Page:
Saturday, 24 October 2009

Sportive Trinity

Just done the Tour of the Peak, well, kind of half done it, seeing as by the time I got to the point where the 100-mile and 64-mile routes diverged, I was about as dry as a jellyfish and I just didn't see the point of dragging my dripping tentacles over Strines, Holme Moss and Chunal. So discretion was the best part of riding and I took the easy option.

It's the third big sportive I've done this year after the Whitton - ace and gritty northern - and the Dragon Ride, less ace and with pink accoutrements and the third one I've drifted into with someone else's unwanted place. I phoned Keith afterwards to tell him how he'd done.

Was it lovely? Well, in a wet, windy, slippy sort of way. And I mean slippy, I saw two ambulance-attended stacks, one a mass pile up on a greasy descent, the other a solo effort. Just hoping everyone involved got off lightly, lots of treacherous wet leaves and polished asphalt strewn across the course.

The funny thing is, a year ago I'd have been comedy indignant at the idea of doing an organised mass road ride. What? Me? With a load of roadies. En masse? Hmmm... yes mate, you. But actually the Fred Whitton sort of converted me. There's a real epicness to the Whitton, it's partly the looming prospect of hitting the Hardknott with 90 hilly miles in your legs, partly the ever-present drama of Lakeland scenery and partly a funny, indefinable, northern grimness that seems to colour the whole event.

It's hard. And honest. And beautiful. You can't argue with that.

Thinking about it today and I realised just how much I've improved on a road bike in six short months. Not my doing, I owe it to the long-suffering people I've ridden with, who gently explained why Camelbaks are rubbish on the road. How to overtake people - never look back - and how many bottle cages are allowed.

And the end result? I can ride along and actually look around me without veering helplessly across the road. Gentle gusts of wind no longer scare the beejayzus out of me. I can get on the drops, if not seamlessly, then at least quite smoothly. And I only ever wore those stripey Sugoi arm warmers once...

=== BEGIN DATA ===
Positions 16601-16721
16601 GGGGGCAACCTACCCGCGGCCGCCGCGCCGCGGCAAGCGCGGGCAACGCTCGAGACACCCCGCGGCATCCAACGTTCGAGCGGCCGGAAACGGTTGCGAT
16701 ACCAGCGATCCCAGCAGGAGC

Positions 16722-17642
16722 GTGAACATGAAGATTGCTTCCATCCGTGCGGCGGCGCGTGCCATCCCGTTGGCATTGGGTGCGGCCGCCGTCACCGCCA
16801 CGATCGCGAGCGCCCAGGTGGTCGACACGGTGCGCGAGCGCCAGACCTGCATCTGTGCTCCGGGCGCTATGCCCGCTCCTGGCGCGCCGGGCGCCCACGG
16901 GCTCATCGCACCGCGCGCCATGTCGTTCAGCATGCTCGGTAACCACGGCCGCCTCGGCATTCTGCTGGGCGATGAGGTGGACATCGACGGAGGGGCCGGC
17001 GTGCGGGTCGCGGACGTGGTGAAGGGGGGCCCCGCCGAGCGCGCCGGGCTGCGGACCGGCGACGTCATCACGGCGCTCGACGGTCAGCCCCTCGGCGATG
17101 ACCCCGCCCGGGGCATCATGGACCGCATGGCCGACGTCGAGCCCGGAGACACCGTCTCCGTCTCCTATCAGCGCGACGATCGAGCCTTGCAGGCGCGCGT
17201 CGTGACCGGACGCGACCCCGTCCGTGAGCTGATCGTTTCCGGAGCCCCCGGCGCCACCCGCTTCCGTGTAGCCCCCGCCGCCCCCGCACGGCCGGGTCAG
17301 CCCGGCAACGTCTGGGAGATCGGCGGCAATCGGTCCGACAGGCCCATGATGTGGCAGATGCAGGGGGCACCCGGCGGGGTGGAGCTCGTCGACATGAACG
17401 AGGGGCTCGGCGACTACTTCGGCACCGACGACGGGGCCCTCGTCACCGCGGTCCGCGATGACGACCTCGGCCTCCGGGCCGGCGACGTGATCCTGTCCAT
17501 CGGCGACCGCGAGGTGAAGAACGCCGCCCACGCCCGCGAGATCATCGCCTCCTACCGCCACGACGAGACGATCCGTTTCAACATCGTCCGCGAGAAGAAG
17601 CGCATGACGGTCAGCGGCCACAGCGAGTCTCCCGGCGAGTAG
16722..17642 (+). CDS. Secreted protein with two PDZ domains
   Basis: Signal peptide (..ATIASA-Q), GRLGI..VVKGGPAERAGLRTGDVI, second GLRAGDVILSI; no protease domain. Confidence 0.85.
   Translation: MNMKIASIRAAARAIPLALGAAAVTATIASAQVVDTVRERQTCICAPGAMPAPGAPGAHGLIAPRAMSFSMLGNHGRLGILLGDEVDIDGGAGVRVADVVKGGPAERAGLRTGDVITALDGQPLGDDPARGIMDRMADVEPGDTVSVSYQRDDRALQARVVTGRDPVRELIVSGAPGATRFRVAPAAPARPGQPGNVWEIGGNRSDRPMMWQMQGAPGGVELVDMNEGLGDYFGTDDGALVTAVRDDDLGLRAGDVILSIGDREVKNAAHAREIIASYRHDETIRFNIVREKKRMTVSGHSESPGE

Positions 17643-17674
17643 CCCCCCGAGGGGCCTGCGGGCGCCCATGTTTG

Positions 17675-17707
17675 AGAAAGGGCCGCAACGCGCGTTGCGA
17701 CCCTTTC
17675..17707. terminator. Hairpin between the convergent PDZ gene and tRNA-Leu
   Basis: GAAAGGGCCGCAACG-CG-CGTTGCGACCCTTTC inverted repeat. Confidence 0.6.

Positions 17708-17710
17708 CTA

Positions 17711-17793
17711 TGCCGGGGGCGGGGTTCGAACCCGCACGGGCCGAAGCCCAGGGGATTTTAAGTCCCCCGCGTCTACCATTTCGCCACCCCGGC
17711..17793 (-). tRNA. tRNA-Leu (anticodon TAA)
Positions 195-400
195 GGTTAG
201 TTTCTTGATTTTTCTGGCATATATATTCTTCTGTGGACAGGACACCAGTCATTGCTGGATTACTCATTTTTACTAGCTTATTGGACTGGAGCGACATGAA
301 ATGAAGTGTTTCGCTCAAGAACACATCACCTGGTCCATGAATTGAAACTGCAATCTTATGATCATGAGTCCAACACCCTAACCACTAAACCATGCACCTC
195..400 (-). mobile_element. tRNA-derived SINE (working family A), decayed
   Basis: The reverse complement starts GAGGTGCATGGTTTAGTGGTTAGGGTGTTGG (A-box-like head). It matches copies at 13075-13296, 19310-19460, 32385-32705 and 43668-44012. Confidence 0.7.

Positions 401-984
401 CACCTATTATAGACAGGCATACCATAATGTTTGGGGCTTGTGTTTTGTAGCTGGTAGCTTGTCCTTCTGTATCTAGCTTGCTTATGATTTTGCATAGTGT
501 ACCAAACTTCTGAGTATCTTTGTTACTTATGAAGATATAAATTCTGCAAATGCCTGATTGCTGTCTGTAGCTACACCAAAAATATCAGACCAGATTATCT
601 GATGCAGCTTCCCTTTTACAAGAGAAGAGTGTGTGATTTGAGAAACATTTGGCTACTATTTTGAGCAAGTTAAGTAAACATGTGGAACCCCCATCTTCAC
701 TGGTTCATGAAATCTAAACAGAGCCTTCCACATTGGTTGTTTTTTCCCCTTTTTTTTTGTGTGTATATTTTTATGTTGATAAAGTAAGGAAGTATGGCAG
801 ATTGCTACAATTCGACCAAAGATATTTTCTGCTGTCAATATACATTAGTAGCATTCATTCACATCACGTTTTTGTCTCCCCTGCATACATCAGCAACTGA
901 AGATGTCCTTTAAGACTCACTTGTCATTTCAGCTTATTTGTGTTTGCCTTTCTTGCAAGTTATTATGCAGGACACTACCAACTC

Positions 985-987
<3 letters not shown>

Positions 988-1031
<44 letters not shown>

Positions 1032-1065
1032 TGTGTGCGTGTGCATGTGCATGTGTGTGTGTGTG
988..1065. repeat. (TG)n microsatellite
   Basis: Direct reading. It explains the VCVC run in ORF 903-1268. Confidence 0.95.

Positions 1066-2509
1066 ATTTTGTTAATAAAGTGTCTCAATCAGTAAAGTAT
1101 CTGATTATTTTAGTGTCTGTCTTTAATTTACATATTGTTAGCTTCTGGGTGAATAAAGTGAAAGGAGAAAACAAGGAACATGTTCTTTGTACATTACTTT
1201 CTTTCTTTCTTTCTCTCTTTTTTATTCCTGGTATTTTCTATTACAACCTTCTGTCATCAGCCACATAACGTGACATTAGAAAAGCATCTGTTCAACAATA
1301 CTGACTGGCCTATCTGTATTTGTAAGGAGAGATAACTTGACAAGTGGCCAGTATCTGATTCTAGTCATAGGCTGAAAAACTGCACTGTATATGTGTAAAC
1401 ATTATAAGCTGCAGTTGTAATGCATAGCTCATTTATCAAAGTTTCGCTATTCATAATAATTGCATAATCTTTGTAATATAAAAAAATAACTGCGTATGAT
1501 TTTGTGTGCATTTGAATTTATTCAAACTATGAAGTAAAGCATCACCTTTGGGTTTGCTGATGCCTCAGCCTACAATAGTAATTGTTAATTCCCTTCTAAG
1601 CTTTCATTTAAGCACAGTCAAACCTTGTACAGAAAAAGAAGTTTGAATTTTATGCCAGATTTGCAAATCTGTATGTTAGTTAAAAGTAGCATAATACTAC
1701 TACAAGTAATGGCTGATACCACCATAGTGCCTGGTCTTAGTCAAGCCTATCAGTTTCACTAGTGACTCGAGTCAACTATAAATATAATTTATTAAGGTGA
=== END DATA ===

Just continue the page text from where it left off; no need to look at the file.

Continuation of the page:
I'm never going to be effortlessly smooth and fast. And I'm never, ever, going to shave my legs. And I doubt anyone will ever use my name and 'graceful' in the same sentence, when referring to road riding. But I'm a lot better than I was and, more importantly, I ride on the road because I love it. Simple.

And the Tour of the Peak? It would be a lovely ride on a sunny warm day. Or even a dry, crisp, winter's one. Today was neither. But there was a moment dropping down towards Whaley Bridge with the road heaped in russet orange, fallen leaves and the sunlight grated by trees, that made it all worth the wet and the windchill and the sideways-slithering tyres.

Really. Quite. Special.

Sunday, 18 October 2009


Back from a lovely weekend lightpacking in the Lakes. Just a stunning Saturday, proper mind-blowingly beautiful views and all the better for being an autumnal special bonus limited edition. Just walking, talking and enjoying being in the hills. And that's it, apart from a couple of phone pics.


Monday, 12 October 2009

Wasn't expecting that...

Ooops, for a London boy, I seem to have been thoroughly de-urbanised. Hopped a train into Manchester on Sunday morning on a shopping mission for the first time in ages. It's 33 minutes away and a different universe full of shiny things and people, spending their weekend ogling and buying stuff. People who care about their clothes. And look each other up and down for labels. And have started to do that London thing of retreating into themselves because there simply isn't enough space for too many people.

Felt like an alien floating above it all. Light years away from the urban-savvy London kid I used to be, the one who couldn't imagine living anywhere else and missed the buzz when he was away. I've still got the twitching urban danger antennae, the ones that work everywhere from Brixton to Bogota, but where I used to enjoy the edginess of big cities, now I just find them slightly unsettling.

Did you know that there's a clothes shop in Manchester with a glass frontage lined and columned with dozens of old Singer sewing machines? Fantastic. No idea what it's supposed to say, but it looks amazing.